The Federal Reserve is causing some consternation in financial circles both for its monetary policy decisions and for its regulatory actions.
It seems many investors are just now catching on to of the Fed’s shift in its attitude towards inflation—not coincidentally because real is once again becoming a possibility.
Markets have been asking the Fed to give them a signal on its intentions by pushing up yields on U.S. Treasuries and investors have been a bit shocked as policymakers say that , like employment, have priority.
But then on the regulatory front, the Fed is ending COVID-19 relief on that directly counters their efforts on monetary policy.
The central bank announced last week that it will let the exemption on requirements for the supplementary leverage ratio expire on schedule on Mar. 31. The industry had been lobbying to extend the exemption and was confident this would happen, given the Fed’s super-accommodative monetary stance.
The exemption allowed banks not to count Treasury holdings or reserves as assets in determining the ratio, which allowed them to take more deposits and make more loans.
The Fed says it will be reviewing the ratio, hinting that it might be changed permanently. But if that is the case, why not extend the temporary exemption?
Unmoored Fed Policy?
It doesn’t make a lot of sense to the man on the Street. As numerous commentators have pointed out, that move contradicts the Fed’s push for greater employment because it will force banks at some point to contract their activity.
Moreover, it even contradicts safety and soundness concerns because if riskless assets like Treasuries and central bank deposits count the same as high-risk assets, why not go for the higher return?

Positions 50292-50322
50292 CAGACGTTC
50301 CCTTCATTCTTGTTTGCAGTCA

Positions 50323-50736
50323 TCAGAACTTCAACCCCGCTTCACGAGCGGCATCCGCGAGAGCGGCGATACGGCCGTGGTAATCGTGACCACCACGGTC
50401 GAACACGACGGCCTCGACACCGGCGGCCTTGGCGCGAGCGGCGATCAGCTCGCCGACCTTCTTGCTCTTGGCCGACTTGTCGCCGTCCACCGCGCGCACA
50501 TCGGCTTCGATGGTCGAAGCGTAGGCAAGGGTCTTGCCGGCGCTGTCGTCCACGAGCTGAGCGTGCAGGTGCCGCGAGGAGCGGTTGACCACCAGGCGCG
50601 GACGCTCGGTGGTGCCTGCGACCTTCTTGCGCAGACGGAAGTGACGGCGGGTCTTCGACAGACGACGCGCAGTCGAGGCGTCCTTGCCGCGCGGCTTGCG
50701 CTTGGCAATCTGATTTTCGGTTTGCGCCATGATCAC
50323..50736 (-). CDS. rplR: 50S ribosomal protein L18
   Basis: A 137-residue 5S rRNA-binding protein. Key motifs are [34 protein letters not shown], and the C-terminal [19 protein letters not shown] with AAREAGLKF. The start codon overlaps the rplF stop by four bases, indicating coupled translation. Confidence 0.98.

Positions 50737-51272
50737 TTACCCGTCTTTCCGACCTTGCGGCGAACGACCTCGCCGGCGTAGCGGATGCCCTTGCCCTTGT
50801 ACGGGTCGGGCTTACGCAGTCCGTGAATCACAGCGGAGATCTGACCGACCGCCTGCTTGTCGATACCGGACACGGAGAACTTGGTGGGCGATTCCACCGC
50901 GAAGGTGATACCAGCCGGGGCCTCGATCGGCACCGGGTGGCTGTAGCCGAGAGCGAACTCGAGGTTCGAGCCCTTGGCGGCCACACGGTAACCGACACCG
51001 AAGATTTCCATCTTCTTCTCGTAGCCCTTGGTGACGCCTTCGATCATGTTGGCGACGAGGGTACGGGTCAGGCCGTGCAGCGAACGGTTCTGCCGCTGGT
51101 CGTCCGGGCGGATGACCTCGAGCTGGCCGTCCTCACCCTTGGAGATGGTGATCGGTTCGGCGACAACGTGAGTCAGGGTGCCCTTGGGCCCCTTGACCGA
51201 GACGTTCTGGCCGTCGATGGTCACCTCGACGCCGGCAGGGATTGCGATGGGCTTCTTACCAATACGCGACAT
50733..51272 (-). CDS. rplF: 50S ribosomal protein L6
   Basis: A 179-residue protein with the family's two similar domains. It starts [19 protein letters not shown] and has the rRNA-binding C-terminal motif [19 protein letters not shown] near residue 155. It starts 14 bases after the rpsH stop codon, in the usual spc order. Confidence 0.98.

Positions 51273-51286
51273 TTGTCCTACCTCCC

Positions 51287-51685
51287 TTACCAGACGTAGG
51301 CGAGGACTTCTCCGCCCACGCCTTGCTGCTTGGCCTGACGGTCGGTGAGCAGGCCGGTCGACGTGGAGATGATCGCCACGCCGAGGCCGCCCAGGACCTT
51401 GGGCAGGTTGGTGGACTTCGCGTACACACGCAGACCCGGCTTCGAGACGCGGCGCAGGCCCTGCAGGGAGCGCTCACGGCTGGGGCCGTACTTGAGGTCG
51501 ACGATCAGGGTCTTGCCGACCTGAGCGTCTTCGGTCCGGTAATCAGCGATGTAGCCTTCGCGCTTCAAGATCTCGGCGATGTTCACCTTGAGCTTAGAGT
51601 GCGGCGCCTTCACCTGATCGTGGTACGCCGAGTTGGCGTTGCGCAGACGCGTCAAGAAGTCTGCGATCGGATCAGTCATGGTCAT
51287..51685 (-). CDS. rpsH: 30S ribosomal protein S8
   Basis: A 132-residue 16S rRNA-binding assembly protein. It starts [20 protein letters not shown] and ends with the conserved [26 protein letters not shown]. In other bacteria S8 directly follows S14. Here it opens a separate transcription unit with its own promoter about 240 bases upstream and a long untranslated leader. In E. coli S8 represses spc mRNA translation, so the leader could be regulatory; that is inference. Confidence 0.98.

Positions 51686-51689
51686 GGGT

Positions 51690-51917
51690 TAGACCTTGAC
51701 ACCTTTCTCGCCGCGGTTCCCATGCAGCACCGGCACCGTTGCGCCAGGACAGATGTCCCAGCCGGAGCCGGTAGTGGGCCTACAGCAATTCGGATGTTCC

Fed policymakers talk a lot about anchoring inflation expectations, but it is Fed policy that seems to have come unmoored. Some analysts are even talking about a regime change.
You don’t have to look too far to see why the Fed has shifted its priorities. Two progressive Democratic senators, Banking Committee Chairman Sherrod Brown of Ohio and committee member Elizabeth Warren of Massachusetts, have it in for banks and have publicly opposed extending the exemption.
It is bad enough that government regulatory agencies like the Office of the Comptroller of the Currency and the Federal Deposit Insurance Corporation let the senators call the tune, but when a supposedly independent Fed—which is the main regulator for big banks—falls in line without a peep, that is cause for worry.
Sometime this year, US President Joseph Biden will decide whether to reappoint Jerome Powell as chairman of the Fed, so there is a growing perception that Powell wants to at least avoid rocking the boat unnecessarily.
Fed governor Lael Brainard, the only board member affiliated with Democrats, is poised in the wings to take over as chairperson after having dutifully accepted someone else—her old boss, Janet Yellen—becoming Treasury secretary.
The Federal Open Market Committee left monetary policy at its meeting last week, as expected, and Powell reaffirmed the Fed’s commitment to keep the monetary spigots open for the foreseeable future—also as expected.
Powell repeatedly emphasized, under questioning, that inflation will have to exceed the Fed’s 2% target on more than just a transitory basis to get policymakers to consider possible action on interest rates. This of course begs the question as to how high or how long inflation would have to exceed 2%.
He also repeatedly downplayed the importance of the members’ forecasts for inflation or interest rates in the Summary of Economic Projections, pointing out they are individual forecasts, not a consensus reached by discussion or debate.
Yield on the benchmark Treasury note ended the week up nearly 10 basis points after the FOMC meeting and the announcement on capital ratios, closing the week at about 1.73%.
Powell will twice to Congress this coming week, alongside Yellen, on COVID relief and will also speak at a Bank for International Settlements event. Several other FOMC members will be speaking, including Fed Vice Chair Richard Clarida, Vice Chair for Regulation , Brainard, and New York Fed President .
Presumably they will all be at pains to clarify Fed policy, but they are highly unlikely to dispel investor confusion as they will be constrained from being specific about targets on inflation and rates.